At the Forge - Database Modeling with Django
Listing 2. views.py, with an Index Method
from django.template import Context, loader from django.http import HttpResponse from blog.models import Posting from datetime import * def index(request): postings = Posting.objects.all().order_by("-publication_date") output = "" for posting in postings: output += "<h1>%s</h1>\n" % posting.title output += "<h2>%s</h2>\n" % posting.publication_date.isoformat() output += "<p>%s</p>\n\n\n" % posting.body return HttpResponse(output)
You can try all of these database queries for yourself using Django's shell:
python manage.py shell
Using the Django shell, as opposed to the straight interactive Python interface, ensures that Django-related classes and paths are preloaded, making it possible to query and modify the database from within Python interactively. This is a good way to experiment with new code that you are thinking of adding to a view method, without having to place it in a file.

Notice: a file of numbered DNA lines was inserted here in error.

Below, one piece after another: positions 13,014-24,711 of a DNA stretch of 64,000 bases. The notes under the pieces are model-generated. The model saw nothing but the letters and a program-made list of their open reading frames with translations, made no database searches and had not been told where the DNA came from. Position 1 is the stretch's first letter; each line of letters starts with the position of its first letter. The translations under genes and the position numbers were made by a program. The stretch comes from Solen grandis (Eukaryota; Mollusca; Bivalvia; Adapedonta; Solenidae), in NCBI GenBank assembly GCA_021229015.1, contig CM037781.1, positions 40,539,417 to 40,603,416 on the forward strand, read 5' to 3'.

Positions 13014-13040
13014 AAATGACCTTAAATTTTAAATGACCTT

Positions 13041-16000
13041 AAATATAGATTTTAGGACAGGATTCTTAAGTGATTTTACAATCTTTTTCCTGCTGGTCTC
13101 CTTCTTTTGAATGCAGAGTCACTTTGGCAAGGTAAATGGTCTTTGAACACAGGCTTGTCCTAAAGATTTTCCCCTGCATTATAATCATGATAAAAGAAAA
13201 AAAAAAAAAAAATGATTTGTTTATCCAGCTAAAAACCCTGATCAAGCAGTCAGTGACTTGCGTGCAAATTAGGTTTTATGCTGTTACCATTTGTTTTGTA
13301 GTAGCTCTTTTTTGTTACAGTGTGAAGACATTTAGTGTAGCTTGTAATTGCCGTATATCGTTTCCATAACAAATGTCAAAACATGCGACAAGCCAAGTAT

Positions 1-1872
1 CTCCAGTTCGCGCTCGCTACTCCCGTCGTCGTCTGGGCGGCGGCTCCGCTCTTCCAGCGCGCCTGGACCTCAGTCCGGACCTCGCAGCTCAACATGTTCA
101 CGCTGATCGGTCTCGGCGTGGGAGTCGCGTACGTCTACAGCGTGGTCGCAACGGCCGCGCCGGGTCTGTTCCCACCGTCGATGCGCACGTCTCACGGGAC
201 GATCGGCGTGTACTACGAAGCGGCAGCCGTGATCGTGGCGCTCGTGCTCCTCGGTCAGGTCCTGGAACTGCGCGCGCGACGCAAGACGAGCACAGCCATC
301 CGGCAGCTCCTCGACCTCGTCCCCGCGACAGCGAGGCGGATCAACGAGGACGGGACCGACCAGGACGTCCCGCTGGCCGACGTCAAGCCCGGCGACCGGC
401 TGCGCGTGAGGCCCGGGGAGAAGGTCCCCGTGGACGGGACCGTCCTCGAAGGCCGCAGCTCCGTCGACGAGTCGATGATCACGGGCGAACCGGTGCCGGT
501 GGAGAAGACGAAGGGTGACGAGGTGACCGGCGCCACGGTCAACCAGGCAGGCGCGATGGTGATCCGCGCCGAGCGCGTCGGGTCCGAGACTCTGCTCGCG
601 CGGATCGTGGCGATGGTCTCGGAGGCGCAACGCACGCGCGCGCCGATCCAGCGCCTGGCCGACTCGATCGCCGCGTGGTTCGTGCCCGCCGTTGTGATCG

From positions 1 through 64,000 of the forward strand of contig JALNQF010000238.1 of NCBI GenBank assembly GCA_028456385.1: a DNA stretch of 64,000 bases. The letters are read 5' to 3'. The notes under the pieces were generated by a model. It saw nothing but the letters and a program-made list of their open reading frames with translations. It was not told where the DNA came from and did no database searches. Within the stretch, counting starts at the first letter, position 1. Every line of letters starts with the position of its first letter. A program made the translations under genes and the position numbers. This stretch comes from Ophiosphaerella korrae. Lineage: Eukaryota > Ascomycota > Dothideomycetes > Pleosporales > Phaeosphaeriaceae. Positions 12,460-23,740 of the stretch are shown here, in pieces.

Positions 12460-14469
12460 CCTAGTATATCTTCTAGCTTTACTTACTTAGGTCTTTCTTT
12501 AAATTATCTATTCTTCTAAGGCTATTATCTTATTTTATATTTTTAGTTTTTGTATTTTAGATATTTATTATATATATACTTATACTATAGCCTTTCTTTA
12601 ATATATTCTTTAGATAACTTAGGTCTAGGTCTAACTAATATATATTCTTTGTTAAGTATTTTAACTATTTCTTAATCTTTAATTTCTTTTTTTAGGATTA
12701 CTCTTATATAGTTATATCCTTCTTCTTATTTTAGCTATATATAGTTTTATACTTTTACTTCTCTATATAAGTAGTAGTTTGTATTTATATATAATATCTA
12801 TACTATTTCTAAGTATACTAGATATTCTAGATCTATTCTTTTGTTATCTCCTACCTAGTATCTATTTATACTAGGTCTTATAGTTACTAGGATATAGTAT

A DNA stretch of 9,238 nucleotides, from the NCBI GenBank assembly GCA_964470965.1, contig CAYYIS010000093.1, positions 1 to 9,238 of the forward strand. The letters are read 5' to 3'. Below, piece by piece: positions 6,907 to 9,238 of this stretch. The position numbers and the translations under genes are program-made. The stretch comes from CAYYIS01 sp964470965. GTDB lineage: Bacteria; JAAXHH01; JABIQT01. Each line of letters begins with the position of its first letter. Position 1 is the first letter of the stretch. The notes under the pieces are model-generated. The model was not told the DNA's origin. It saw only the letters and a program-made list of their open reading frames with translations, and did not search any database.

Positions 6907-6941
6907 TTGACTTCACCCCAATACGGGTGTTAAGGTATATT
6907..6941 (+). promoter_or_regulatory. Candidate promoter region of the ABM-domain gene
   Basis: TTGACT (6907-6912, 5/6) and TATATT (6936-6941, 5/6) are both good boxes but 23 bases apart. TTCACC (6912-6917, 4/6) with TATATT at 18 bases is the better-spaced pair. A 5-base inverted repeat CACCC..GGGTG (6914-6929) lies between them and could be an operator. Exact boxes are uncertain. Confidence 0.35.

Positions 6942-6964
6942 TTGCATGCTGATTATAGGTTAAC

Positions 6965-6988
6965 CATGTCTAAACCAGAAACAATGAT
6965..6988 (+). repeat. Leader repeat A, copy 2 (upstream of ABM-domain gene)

Django provides a high-level interface for the definition of database models using Python, rather than SQL. This high-level API permeates the framework, making it possible to work exclusively in Python. Moreover, the API includes many convenience functions and data types that make it relatively natural to work in this way. Creating database-backed Web applications with Django is dramatically easier and better than with most frameworks I've used, although it is similar in style to Ruby on Rails. Whether you should use Django or Rails is a matter of personal taste and also depends on what others in your organization are using, but there's no doubt that if you're a Python Web/database hacker, Django is worth a very serious look.
Reuven M. Lerner, a longtime Web/database consultant, is a PhD candidate in Learning Sciences at Northwestern University in Evanston, Illinois. He currently lives with his wife and three children in Skokie, Illinois. You can read his Weblog at altneuland.lerner.co.il.
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